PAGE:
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Ex-Saudi Aramco Exec: U.S. becoming Energy Independent

Why Peak Oil is a Blessing, Not a Curse

Written by Brian Hicks
Posted June 19, 2012

Last week, I headed to New York to speak at the Second Annual Mine LLC Oil & Gas Forum at Yankee Stadium.

I’ve probably spoken at one hundred conferences during my career, and I have never received one question so frequently at a single conference...

“Is Peak Oil dead?”

I can understand why this question has entered the mind of the market.

Just a day before the conference, former Saudi Aramco Executive Nansen Saleri was on CNBC talking about the state of the world oil market in general — and the U.S. oil industry in particular.

When asked if Saudi Arabia can increase oil production above 10 million barrels per day and sustain that level of production, Saleri said:

“... the more relevant question is that there are a lot of other Saudi Arabias out there. America is becoming more energy independent. Spare capacity will eventually come from the U.S.”

But it’s not the sentiments of an ex-Saudi Aramco exec that have Peak Oil naysayers writing an obituary for the Hubbert curve...

It seems every week there comes news of a massive new discovery of shale oil and shale gas.

Just last Thursday, Apache announced it discovered a shale gas field in British Columbia bigger than the Marcellus — making it the largest in North America.

According to Apache, the discovery is estimated to contain enough gas in itself to justify doubling the size of the Kitimat terminal it's proposing with partners Encana and EOG Resources.

The company is calling it the best and highest-quality shale gas reservoir in North America, based on the volume of gas three test wells are producing.

The second largest U.S. independent oil and natural gas producer by market value, Apache said the tests suggest it has 48 trillion cubic feet of marketable gas within its Liard Basin properties.

The discovery in British Columbia dovetails on news that Russia has discovered a shale oil play it claims is 80 times bigger than the Bakken.

Now that’s a bold statement.

North Dakota has gone from just 60,000 barrels per day in 2007 to close to 600,000 barrels per day right now. And of those 600,000 barrels, 210,000 have come online just in the past year.

Drilling activity in the Bakken has been so explosive, current estimates point to the Bakken producing more than 1 million bpd by the end of the decade — a level that could be maintained for halfway through the century.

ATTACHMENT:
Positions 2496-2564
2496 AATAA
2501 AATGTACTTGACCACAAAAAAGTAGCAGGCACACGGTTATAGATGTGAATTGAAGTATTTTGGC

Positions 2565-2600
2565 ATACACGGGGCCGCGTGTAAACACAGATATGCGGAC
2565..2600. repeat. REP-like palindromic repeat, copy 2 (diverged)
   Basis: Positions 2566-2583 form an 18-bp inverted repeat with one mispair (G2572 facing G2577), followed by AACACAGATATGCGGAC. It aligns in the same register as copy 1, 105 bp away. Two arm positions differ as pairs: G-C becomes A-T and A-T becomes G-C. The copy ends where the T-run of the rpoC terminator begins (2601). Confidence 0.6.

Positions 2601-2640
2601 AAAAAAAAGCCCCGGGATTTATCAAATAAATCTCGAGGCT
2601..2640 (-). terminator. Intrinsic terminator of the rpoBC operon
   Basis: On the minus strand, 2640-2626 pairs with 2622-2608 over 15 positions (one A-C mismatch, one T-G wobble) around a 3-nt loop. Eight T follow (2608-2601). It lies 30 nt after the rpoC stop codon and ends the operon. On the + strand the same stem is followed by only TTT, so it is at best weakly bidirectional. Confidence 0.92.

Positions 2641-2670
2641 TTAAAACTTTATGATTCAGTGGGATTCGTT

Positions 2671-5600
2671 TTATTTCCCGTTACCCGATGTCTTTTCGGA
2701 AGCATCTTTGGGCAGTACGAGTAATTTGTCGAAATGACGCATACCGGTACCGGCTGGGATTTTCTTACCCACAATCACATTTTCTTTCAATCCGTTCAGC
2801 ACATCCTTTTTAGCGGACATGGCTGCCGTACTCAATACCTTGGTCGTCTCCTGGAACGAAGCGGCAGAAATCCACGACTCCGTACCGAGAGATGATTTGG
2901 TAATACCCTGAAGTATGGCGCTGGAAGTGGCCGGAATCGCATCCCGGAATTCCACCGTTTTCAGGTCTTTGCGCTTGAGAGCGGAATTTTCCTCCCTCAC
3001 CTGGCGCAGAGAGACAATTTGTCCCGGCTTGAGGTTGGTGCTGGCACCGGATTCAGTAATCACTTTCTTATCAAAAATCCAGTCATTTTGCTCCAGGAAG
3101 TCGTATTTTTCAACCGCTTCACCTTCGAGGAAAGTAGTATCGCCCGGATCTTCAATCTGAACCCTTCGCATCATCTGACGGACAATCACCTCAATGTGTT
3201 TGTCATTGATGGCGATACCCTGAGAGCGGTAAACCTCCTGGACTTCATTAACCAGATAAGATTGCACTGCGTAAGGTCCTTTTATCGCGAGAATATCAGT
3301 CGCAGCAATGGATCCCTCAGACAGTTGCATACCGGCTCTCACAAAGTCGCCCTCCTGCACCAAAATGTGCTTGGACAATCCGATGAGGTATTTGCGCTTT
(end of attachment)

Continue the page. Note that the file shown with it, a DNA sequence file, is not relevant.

Throw in the Eagle Ford, and oil production just from these two tight oil plays could be between three and four million barrels per day by 2020.

If the same success can be duplicated in Russia, the world will undergo an oil and gas renaissance the likes of which haven’t been seen since the 1950s and 60s, when cheap oil ushered in a wave of global prosperity...

(Make no mistake; the three most powerful stimulants for an economy are 1. cheap money; 2. affordable labor; and 3. cheap energy.)

Russia's “Bakken” is called Bazhenov. It's an enormous formation spanning over 570 million acres in the frigid environment of Western Siberia. To put that into perspective, that's the size of Texas and the Gulf of Mexico combined.


But while all this is going on, the price of oil has remained high.

Remember, Peak Oil is as much an economic event as it is a geologic one...

Peak Oil doesn’t mean we are running out of oil. It means we’re running out of cheap, easy-to-get oil. It will simply cost more money and resources to get less.

To wit, the average Bakken well costs $7 million to drill and averages 150 barrels a day, whereas a single gusher from the Gulf of Mexico can produce 250,000 barrels of oil per day.

I told the conference attendees to watch the price of oil, or “the wisdom of price.”

This tells you everything you need to know...

Since the market bottom in March of 2009, oil has reentered its uptrend. Since March 2009, oil has been above $50 a barrel for 39 straight months.

It’s been above $60 for 36 straight months. It’s been above $70 a barrel for 25 straight months.

It reached a high of $115 a barrel in May of last year... and a high of $110 in March of this year.

Ten years ago, oil sustaining these prices this long would have been unthinkable.

It would’ve been a crisis.  

But every crisis contains the blueprint for its own solution...

And right now we’re witnessing the solution, as human innovation responds to price and the profit motive.

In my next article, I will explain why oil prices will remain high.

The original bull on America,

Brian Hicks Signature

Brian Hicks

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Brian is a founding member and President of Angel Publishing. He writes about general investment strategies for Wealth Daily and Energy & Capital. For more on Brian, take a look at his editor's page.

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